For a rising pop star, the money side of the music business has drastically changed in the last few years, according to Andrew Gertler, who manages teen singer-songwriter sensation Shawn Mendes and runs AG Artists.
“The music really is not as much the revenue generator as the marketing tool to then create other income streams,” Gertler told Business Insider, speaking by phone from Mendes’ worldwide arena tour.
Those other income streams include not only things like live events and brand deals, but also opportunities at the crossroads of music and TV (or video in general), where Gertler said the line is getting more and more blurred.
The growth stage
Though Mendes has already cracked the top 10 on Billboard’s Hot 100 multiple times, Gertler looks at his career as a growth-stage business.
“For the artists’ fans and for artists, in terms of exposure, music should be everywhere and as easily accessible as humanly possible … especially for an artist you are still building,” Gertler said. Mendes is on an upward trajectory, and hasn’t yet reached mega-stardom, Gertler explained. The idea is this: “Let’s get him in front of as many people as possible.”
That style of thinking sounds strikingly similar to tech startups, where the initial focus is often on grabbing as many users as possible, before turning toward better monetisation later on.
And as far as making money from the actual music, Gertler has also seen a shift. He used to see about 75% of that revenue from sales on iTunes, with 25% coming from streaming services like Spotify. Now it’s more like 65-70% streaming, and 30% iTunes. “It’s been a complete flip in only a few years,” Gertler said.
Besides revenue, the other biggest change for up-and-coming music stars is the amount of access fans want to their private lives.
“Fans and the general public are so used to unlimited access,” Gertler said. So is there any line? “There really isn’t one,” according to Gertler. Fans “probably know [pop stars] better than anyone should know someone.”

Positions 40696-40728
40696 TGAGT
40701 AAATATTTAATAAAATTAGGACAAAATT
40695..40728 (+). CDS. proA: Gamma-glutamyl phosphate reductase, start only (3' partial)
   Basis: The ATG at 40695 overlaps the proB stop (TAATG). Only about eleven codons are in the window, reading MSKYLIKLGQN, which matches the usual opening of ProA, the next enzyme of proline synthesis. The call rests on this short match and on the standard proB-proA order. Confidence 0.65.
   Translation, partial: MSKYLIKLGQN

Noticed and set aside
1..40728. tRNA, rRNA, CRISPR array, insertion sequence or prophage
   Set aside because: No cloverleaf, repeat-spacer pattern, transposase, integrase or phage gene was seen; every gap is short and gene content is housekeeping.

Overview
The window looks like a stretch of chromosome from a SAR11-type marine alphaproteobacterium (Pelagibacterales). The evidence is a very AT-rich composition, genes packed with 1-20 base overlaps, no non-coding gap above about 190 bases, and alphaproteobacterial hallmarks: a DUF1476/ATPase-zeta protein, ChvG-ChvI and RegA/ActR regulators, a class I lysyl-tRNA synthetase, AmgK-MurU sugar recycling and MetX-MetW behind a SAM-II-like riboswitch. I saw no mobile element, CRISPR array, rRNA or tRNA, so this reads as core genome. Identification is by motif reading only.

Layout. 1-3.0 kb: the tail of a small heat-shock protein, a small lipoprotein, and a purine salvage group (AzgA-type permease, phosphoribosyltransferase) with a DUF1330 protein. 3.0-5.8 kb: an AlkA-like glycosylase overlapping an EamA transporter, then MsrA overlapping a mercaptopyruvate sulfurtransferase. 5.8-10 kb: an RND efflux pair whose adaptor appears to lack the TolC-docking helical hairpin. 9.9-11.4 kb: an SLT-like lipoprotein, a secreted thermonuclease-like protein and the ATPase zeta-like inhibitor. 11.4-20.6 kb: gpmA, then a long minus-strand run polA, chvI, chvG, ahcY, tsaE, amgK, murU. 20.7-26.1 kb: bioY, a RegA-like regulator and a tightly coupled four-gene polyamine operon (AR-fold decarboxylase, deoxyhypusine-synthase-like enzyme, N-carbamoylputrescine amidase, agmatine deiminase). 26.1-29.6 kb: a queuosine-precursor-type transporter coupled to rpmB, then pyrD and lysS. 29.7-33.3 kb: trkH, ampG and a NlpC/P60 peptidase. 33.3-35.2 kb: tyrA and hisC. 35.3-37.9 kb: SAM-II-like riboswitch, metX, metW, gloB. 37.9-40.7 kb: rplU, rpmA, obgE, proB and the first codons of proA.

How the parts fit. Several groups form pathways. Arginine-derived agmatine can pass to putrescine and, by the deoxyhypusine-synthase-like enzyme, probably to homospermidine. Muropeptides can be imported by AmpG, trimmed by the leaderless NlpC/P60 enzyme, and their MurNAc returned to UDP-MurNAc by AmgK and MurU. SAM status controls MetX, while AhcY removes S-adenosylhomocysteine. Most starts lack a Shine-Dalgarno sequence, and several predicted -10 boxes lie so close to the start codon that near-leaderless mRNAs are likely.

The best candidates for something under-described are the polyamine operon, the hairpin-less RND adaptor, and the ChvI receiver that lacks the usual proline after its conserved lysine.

This also means that it is extremely difficult for a pop star to have continued success without a sense of authenticity. It’s not like the past, where there were flashing lights and spectacle, and you didn’t really know what the artist was like in day-to-day life. Now you see what an artist is doing when they wake up, Gertler said.
Artists that succeed in this model are those who can make a one-to-many relationship feel like a one-to-one relationship. “How do you make it feel like they really know you,” Gertler said.
That necessity for a sense of authenticity can also make brand deals tricky. It used to be you could do an exclusive clothing deal, and no one saw you every single day, Gertler explained. Now people see stars at all times on social media, and you have to be a bit more careful. It’s more of a commitment.
For a manager, this new world requires much more “hand-to-hand combat,” according to Gertler. He’s travelling all over the place with Mendes, and a lot of young managers doing the same, he said, citing Pat Corcoran who manages Chance the Rapper.
You have to be at the center of the universe of that artist to understand what is going on at all times — and what the fans want. It is an ongoing dialogue with fans that happens in real-time. If you aren’t at the center of it, you could get out of step.